When U.S. Dept. of Agriculture Tom Vilsack whipped out his trusty old jackhammer and started demolishing a slab of concrete in front of the USDA headquarters in honor of Lincoln’s Birthday recently, it’s not likely he envisioned the excitement, misunderstanding and coverage (on the blogosphere ini particular) that would follow.
Apparently, the ceremony and obligatory photo-op was meant to demonstrate the USDA’s commitment to sustainable landscaping. The press release issued by the USDA on Feb. 12 referred to the event as the establishment of “The People’s Garden Project,” which excited a whole lot of people who assumed somehow that the 1,250-sq.-ft. plot would be planted in an edible garden — vegetables and fruit trees, whose bounty would be donated to local food banks.
No, that wasn’t the intent at all, says the Feb. 12 the press release”
“The USDA People's Garden announced today will eliminate 1,250 square feet of unnecessary paved surface at the USDA headquarters and return the landscape to grass. The changes signal a removal of impervious surfaces and improvement in water management that is needed throughout the Chesapeake Bay Watershed.
The new garden will add 612 square feet of planted space to an existing garden traditionally planted with ornamentals. The garden will showcase conservation practices that all Americans can implement in their own backyards and green spaces. As a component of the garden, pollinator-friendly plantings will not only provide important habitat for bees and butterflies, but can serve as an educational opportunity to help people understand the vital role pollinators play in our food, forage and all agriculture. The garden plot is adjacent to the site of the USDA Farmer's Market.”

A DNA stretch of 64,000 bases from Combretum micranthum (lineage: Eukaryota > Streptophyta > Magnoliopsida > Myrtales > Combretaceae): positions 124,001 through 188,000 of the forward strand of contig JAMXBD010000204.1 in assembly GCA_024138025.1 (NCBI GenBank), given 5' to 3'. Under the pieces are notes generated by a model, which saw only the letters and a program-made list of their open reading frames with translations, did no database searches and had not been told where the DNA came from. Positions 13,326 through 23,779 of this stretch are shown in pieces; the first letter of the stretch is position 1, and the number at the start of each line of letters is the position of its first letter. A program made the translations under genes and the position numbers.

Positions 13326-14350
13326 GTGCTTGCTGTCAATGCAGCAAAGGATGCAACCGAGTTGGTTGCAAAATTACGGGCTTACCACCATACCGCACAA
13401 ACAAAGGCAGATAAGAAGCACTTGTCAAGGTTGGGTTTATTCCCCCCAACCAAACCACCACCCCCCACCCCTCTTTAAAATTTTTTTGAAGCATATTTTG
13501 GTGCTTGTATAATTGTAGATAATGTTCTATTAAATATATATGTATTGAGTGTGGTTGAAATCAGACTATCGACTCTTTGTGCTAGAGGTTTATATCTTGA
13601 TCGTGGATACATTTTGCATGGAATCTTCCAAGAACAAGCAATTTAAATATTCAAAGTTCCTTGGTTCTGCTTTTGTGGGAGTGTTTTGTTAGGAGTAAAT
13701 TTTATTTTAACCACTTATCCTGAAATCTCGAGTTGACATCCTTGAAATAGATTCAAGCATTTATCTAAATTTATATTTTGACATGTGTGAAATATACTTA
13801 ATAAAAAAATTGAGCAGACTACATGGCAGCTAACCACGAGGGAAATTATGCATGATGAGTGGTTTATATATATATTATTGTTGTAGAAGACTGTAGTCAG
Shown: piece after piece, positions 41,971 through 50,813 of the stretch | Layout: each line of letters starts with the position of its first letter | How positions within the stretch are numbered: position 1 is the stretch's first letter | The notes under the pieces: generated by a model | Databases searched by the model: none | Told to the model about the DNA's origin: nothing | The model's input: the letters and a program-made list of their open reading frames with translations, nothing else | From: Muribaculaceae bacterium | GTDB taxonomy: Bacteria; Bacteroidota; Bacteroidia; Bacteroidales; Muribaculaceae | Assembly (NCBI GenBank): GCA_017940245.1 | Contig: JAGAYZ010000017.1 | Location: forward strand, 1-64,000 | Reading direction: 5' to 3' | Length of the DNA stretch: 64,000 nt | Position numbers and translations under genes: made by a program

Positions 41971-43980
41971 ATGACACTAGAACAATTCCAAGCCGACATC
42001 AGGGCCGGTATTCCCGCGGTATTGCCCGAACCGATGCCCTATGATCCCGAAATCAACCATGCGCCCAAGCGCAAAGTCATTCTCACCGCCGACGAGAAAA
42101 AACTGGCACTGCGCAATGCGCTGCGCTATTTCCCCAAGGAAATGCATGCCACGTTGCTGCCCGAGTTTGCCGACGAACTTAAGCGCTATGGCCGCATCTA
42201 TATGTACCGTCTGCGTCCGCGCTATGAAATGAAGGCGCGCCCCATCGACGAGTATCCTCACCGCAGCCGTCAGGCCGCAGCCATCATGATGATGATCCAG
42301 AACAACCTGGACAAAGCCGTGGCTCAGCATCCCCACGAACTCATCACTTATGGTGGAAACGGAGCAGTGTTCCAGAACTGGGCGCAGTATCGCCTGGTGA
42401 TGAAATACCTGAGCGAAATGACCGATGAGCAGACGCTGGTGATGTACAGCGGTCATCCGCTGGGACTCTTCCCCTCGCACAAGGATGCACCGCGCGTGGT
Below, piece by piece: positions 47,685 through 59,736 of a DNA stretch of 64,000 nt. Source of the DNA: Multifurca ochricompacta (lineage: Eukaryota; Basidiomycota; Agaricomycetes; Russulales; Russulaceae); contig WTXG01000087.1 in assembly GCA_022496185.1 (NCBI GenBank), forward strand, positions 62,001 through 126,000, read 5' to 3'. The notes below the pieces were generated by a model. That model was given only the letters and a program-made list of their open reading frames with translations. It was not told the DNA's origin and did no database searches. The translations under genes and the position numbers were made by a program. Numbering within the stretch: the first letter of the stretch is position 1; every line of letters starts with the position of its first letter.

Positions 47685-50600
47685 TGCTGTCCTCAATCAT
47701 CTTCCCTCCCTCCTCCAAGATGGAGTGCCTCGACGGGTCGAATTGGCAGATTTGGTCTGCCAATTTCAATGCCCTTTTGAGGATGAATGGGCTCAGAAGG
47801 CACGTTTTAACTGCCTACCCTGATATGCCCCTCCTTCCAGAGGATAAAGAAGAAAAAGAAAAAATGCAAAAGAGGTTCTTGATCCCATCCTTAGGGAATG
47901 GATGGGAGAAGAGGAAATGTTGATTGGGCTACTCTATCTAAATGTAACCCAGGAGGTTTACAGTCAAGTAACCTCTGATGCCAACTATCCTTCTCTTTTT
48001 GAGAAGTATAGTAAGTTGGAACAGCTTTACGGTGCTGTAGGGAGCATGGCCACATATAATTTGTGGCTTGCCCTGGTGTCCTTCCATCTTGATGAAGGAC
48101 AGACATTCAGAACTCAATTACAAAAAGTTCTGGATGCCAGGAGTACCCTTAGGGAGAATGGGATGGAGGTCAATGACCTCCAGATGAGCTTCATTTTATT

Will the garden be planted in grass and ornamentals, as originally planned, or in vegetables and fruit trees as a whole lot of people want?
That’s unclear, but there's a chance it will. Then again, maybe not. That's the take-home I got from reading the comments from the USDA on the blog Obama Foodorama (click on the headlne) that gave the ceremony and confusion resulting from the public’s perception of the concrete-bustin’ ceremony a pretty thorough going over recently.
Which would you like to see, traditional "sustainable" landscape of grass and ornamentals? Or vegetable and fruit garden on the USDA property? — Ron Hall